In today’s world, it matters where you were born. The passport you carry, the nationality you identify with, and the language you speak all take on diversified contexts, as we live in times of immense global integration. Ever wonder why it can nearly be impossible to get an American visa using an Iranian or Somali passport? Or, why saying you’re American while traveling abroad can often receive unwelcoming or at times brash attitudes.The sheer access to greater opportunities, higher living standards, and improved quality of life all depend where you are born.
Though there is more wealth and opportunity in developing economies than ever before, places like Dubai and Shanghai can surmount tremendously lavish and comfortable lifestyles, if your part of the global Elite. Being wealthy can help, but it does not solely calculate the development of an individual. While Donald Trump continues to taunt President Barack Obama about not being born in the United States, it brings the overarching notion that birth is the ultimate determinant in one's overall standard of life.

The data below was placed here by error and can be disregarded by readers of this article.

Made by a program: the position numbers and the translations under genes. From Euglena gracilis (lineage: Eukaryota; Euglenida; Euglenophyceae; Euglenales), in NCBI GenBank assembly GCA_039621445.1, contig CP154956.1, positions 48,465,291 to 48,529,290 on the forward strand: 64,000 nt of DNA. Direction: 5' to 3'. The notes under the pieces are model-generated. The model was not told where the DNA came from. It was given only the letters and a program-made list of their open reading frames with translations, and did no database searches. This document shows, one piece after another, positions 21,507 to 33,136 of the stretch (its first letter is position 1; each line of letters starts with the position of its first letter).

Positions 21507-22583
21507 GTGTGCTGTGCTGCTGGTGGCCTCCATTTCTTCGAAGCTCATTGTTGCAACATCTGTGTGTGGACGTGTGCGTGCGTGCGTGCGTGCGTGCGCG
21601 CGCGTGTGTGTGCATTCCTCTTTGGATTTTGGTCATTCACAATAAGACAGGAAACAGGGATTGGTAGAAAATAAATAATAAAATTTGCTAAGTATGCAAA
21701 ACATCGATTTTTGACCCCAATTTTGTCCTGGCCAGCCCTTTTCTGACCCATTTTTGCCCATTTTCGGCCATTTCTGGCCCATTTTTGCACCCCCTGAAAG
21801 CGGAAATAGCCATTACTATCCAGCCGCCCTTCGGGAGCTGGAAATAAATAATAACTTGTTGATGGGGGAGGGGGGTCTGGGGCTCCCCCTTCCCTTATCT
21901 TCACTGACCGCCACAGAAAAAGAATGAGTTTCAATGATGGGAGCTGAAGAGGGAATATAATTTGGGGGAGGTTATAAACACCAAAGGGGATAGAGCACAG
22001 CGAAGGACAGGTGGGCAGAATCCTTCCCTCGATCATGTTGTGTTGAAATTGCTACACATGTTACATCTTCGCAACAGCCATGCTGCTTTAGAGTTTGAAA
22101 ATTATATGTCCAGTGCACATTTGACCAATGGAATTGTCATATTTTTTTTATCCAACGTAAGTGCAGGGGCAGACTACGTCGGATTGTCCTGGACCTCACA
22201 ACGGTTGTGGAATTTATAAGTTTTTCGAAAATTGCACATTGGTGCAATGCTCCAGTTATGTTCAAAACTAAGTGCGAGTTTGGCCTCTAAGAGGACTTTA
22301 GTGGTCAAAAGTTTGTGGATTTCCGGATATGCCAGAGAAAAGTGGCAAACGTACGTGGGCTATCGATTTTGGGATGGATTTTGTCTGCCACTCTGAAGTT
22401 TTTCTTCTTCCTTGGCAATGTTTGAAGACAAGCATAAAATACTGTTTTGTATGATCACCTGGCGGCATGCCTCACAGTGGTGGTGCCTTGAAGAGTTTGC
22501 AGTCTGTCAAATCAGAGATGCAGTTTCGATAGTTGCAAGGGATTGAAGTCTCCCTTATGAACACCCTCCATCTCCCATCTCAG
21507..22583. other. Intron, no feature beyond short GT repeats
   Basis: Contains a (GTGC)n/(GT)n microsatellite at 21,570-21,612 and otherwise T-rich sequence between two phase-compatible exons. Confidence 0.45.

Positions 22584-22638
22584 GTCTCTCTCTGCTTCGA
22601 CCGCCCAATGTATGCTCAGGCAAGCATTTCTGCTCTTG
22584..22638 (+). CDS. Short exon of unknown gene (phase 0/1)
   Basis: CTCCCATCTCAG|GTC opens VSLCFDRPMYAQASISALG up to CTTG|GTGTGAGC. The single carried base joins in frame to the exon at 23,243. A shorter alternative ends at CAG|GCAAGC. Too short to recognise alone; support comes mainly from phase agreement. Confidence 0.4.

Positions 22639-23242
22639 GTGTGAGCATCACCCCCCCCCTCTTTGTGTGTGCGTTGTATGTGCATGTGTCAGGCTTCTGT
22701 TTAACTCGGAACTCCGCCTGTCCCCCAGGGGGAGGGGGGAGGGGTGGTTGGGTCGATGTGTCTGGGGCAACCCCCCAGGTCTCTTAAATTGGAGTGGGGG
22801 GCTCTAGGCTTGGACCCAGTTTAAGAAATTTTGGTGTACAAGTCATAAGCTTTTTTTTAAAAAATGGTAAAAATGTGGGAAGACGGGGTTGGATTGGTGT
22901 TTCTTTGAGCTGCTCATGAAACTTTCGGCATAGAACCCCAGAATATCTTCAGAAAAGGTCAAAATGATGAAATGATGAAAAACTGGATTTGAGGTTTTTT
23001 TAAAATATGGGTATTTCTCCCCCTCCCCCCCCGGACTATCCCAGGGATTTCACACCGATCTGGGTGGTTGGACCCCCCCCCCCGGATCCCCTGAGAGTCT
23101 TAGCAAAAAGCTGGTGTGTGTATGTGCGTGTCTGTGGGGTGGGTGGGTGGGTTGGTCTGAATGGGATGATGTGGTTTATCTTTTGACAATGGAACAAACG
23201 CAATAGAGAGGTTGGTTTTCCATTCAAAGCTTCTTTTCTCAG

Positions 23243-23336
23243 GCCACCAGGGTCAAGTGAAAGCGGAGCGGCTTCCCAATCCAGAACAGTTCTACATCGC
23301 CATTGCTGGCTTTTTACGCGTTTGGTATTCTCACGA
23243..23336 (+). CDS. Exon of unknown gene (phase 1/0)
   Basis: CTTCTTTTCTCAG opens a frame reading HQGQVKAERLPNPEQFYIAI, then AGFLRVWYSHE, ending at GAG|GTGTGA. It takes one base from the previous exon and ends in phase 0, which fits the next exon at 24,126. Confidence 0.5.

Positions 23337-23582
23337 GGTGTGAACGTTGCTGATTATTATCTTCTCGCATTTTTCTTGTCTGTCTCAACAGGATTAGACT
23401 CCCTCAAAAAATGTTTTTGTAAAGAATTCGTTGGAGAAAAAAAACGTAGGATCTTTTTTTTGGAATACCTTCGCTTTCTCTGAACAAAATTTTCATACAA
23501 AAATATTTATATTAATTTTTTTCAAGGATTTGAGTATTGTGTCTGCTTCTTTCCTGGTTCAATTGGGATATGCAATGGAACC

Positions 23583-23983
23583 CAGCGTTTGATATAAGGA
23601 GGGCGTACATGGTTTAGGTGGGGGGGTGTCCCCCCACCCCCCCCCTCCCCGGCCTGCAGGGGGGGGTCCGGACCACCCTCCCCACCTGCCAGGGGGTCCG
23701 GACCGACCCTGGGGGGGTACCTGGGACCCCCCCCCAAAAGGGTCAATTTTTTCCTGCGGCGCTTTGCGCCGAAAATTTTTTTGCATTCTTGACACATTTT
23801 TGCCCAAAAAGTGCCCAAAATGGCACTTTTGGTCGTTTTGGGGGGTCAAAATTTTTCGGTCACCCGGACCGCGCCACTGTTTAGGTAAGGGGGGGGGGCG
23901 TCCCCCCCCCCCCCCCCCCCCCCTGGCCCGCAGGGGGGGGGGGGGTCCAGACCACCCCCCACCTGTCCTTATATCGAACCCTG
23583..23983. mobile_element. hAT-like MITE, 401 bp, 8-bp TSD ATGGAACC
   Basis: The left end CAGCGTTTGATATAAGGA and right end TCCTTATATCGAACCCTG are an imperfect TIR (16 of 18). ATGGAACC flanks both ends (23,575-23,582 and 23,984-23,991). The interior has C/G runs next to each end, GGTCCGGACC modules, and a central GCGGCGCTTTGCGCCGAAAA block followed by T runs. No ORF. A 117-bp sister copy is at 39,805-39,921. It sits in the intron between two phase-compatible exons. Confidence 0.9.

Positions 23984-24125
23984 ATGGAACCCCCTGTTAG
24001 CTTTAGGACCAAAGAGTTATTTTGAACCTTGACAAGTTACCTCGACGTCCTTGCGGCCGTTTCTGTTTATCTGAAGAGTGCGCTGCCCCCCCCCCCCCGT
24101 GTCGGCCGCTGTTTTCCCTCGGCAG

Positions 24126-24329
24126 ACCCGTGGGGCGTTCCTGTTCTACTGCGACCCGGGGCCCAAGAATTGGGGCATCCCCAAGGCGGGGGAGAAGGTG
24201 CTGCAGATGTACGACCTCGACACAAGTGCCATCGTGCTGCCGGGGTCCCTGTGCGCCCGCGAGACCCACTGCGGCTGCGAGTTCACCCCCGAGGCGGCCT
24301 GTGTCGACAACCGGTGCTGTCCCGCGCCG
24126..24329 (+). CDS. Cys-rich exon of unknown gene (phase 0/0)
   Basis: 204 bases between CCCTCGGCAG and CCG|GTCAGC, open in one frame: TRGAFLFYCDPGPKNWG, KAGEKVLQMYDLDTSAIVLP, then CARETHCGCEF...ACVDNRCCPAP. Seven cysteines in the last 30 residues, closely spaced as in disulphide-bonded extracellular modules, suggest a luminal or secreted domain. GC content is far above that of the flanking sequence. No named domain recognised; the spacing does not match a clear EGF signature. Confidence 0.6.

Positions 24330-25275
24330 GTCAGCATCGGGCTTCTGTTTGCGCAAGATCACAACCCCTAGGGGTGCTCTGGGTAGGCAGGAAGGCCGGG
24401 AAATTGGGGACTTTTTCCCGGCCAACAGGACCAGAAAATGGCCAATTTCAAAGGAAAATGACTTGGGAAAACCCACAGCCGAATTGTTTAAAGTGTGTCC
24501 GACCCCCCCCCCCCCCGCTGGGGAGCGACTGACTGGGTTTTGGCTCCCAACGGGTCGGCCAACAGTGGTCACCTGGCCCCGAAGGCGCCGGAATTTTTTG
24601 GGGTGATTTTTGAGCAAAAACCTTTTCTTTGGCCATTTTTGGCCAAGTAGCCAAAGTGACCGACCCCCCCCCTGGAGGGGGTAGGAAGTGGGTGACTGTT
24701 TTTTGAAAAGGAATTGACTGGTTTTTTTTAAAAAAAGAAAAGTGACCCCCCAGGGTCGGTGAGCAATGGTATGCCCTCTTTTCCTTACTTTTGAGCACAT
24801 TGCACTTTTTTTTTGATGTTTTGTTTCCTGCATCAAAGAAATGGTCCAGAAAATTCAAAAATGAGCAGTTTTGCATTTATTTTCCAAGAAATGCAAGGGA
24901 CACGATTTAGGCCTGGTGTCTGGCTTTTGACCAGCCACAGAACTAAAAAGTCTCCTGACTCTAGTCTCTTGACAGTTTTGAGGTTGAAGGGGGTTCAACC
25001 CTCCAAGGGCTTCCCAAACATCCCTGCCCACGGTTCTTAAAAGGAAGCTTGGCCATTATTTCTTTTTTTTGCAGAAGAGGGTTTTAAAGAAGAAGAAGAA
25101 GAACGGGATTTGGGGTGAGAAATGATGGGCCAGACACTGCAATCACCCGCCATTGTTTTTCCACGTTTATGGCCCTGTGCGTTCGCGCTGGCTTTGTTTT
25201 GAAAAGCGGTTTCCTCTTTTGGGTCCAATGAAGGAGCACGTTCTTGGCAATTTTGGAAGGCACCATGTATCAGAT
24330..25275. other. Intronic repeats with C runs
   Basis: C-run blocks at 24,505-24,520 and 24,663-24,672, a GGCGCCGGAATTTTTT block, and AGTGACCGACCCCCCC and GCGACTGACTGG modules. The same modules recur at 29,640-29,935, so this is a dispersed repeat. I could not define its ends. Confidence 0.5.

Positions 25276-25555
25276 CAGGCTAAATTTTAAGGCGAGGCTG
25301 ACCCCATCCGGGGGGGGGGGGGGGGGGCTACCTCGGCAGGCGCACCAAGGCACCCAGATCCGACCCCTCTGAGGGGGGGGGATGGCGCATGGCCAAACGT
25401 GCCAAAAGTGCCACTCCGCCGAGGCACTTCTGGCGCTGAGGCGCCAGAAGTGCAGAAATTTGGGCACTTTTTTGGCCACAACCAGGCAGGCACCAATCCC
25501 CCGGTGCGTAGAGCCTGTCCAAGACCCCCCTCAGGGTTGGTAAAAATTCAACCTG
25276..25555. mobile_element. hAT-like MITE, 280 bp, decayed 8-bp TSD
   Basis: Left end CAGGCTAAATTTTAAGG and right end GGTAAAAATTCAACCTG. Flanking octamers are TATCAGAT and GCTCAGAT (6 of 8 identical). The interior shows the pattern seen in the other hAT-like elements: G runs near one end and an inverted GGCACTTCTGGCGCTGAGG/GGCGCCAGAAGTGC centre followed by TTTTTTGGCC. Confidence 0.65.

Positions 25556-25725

The Economist Intelligence Unit, the global tank affiliated with The Economist Magazine, compiled its list of the best places in the world to be born and raised in 2013. The rankings, comprised of noteworthy indicators, measured which nations provide the greatest opportunities for healthy, safety and prosperous living standards. Paying attention to geography, overall happiness, cultural practices, governmental and economic policies of region, all formulate how ranks are determined.
Surprising, shifts in recent global times have ultimately kept influential countries like the United States, United Kingdom and Germany out of the top ten. With several relativity smaller nations from Europe comprising half of the top ten, and the presence of two of Asia’s economic giants, the comprehensive list raises the argument that birth place may ultimately be the new indication for assuming how one's life events unfold.